Lie detector able to read minds?
By Steve Rock
It would be the "next great step" in the investigative process, he said, something that would help put criminals behind bars.
As a citizen, though, he's not quite as excited about the prospect of a bulletproof lie detector.
"It's a little scary," he said. "Where do we go from there?"
Steven Laken wants to find out.
Because if he's right - and if his product is as good as he believes it is - the culture of police investigations, airport security checks and U.S. court proceedings might never be the same.
Very simply, Laken wants to read your mind.
He wants to see if you're lying, to apply science in a way that offers practically indisputable proof of your honesty ... or lack thereof. He wants to use functional magnetic resonance imaging - or fMRI, as it's known - to measure neurological activity in your brain.
"This is cutting-edge science," Laken said by telephone from Massachusetts, where he's the founder and CEO of Cephos Corp. "There are unique and discrete parts of the brain that are activated when people are lying.
"We can see that activation. We can see if you're lying."
Not so fast, critics say.
They believe in the power of fMRI and its ability to measure neurological activity. Some of them even believe it might one day be an invaluable investigative tool, that it might be everything Laken said it could be.
But they don't believe that time has come.
"The science may be there 10 to 20 years from now, maybe sooner, maybe never," said Hank Greely, director of the Stanford Center for Law and the Biosciences. "But it's not there yet."
That doesn't dissuade Laken. Or Joel Huizenga, founder and CEO of No Lie MRI in California.
Laken is even more ambitious, imagining the technology being used in civil lawsuits, or as part of a homeowner's disclosure requirements when selling a house, or even in the world of sports.
Here's how fMRI works:
When people lie, specific areas of their brains work harder than when they're telling the truth. This requires increased blood flow and oxygen, and fMRI measures the difference in oxygen and blood usage.
In essence, fMRI captures the lie at its core.
Compare that with the polygraph, which is not a lie detector at all. It doesn't measure the lie itself, but instead measures physiological changes believed to be associated with lying: increased heart rate and irregular breathing, for example.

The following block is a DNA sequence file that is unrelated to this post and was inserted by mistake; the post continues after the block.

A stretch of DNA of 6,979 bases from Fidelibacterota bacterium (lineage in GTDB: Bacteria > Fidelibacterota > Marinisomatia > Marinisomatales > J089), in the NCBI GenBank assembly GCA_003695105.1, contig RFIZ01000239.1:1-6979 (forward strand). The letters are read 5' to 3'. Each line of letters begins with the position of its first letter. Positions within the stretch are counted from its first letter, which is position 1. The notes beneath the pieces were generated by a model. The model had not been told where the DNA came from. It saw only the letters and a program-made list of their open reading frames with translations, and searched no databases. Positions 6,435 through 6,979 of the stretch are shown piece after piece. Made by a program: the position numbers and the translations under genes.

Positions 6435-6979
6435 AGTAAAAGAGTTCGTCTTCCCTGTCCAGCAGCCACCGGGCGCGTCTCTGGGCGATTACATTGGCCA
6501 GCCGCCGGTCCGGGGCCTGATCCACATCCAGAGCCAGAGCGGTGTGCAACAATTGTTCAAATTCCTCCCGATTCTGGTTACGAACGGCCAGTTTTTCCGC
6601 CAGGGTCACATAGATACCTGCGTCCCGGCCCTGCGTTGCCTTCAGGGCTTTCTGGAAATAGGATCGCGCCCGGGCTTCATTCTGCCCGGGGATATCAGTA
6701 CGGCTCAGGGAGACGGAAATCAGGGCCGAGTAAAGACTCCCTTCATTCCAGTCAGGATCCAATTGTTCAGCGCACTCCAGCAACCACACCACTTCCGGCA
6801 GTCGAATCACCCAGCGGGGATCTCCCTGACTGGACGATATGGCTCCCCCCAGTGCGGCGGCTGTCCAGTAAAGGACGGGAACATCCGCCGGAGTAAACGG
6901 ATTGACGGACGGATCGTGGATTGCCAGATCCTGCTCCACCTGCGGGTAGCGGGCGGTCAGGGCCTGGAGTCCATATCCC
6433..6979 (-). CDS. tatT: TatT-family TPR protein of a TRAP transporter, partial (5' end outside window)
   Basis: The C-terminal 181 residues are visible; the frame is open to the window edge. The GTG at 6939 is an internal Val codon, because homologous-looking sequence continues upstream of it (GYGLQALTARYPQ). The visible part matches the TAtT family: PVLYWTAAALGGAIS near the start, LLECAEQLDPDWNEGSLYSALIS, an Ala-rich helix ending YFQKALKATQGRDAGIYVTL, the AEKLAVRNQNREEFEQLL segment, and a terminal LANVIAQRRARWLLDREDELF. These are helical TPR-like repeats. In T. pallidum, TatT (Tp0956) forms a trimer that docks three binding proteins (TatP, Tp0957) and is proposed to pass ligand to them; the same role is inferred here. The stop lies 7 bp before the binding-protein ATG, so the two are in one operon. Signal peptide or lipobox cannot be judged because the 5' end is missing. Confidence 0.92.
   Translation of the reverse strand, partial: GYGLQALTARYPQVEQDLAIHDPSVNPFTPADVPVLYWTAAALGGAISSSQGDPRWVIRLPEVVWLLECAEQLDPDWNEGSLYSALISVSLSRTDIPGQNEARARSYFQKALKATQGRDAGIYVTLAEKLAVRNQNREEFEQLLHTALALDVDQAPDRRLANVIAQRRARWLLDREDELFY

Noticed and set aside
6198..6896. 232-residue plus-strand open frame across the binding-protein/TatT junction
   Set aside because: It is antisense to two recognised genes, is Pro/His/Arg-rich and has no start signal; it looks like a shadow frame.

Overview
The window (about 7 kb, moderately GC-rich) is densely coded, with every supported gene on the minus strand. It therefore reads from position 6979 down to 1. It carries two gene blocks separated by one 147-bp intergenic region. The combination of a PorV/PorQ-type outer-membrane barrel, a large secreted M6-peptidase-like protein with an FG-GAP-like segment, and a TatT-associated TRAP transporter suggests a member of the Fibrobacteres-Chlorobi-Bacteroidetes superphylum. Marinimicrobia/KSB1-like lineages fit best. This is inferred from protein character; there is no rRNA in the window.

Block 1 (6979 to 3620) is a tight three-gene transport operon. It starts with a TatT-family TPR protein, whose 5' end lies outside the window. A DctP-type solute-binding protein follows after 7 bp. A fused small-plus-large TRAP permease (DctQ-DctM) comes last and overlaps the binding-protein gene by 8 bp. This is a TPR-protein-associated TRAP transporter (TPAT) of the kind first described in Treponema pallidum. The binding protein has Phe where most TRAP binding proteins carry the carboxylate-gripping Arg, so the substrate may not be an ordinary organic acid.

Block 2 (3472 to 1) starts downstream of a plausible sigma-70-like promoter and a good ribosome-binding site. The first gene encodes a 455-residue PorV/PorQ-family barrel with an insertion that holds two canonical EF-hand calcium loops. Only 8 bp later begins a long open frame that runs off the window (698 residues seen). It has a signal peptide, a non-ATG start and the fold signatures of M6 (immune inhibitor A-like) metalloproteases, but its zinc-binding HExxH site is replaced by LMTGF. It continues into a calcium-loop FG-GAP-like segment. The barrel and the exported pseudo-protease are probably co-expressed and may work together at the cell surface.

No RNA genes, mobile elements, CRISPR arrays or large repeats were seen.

The results of polygraph tests, while widely used by local police departments and federal agencies like the FBI, are so unreliable that they are inadmissible in virtually every court in the country.
Still, the polygraph is more popular than fMRI.
No governmental agency is working with Laken or Huizenga, they said, and scientists who study fMRI said commercial attempts were dangerously premature. They said that enough testing had not been done and that 90 percent accuracy rates might not hold up outside the controlled environment of a laboratory.
Plus, they don't know if all lies trigger the same neurological activity. Does the brain of a man answering the question "Honey, do I look fat in this dress?" respond the same way that a hardened criminal's does in a legal interrogation?
"We don't have the foggiest idea of whether different sorts of lies show up the same way," Greely said.
So Laken will keep plugging away. He has enlisted O.J. Simpson attorney Robert Shapiro as a supporter, and Laken said he would use the technology "tomorrow" if the right customer knocked on his door.
That has happened for Huizenga, who said he had "more than a handful" but fewer than 100 clients. He has a single testing facility, in Los Angeles, where customers pay $10,000 to prove their innocence.
Meanwhile, the unit chief for the FBI's polygraph program said brain-wave assessment one day might be part of determining credibility.
"All the research shows that," Robert Hilland said, adding that "fMRI would be one manner in which we could look at that."
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